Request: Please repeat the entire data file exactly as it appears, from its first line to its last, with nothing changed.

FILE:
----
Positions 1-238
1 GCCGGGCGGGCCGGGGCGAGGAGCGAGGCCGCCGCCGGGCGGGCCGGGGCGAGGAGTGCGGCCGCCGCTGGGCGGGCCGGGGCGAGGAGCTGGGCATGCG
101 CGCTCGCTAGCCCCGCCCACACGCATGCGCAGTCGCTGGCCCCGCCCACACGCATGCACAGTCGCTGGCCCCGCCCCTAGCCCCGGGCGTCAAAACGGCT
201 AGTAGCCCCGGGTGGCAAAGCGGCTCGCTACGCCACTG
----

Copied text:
Positions 1-238
1 GCCGGGCGGGCCGGGGCGAGGAGCGAGGCCGCCGCCGGGCGGGCCGGGGCGAGGAGTGCGGCCGCCGCTGGGCGGGCCGGGGCGAGGAGCTGGGCATGCG
101 CGCTCGCTAGCCCCGCCCACACGCATGCGCAGTCGCTGGCCCCGCCCACACGCATGCACAGTCGCTGGCCCCGCCCCTAGCCCCGGGCGTCAAAACGGCT
201 AGTAGCCCCGGGTGGCAAAGCGGCTCGCTACGCCACTG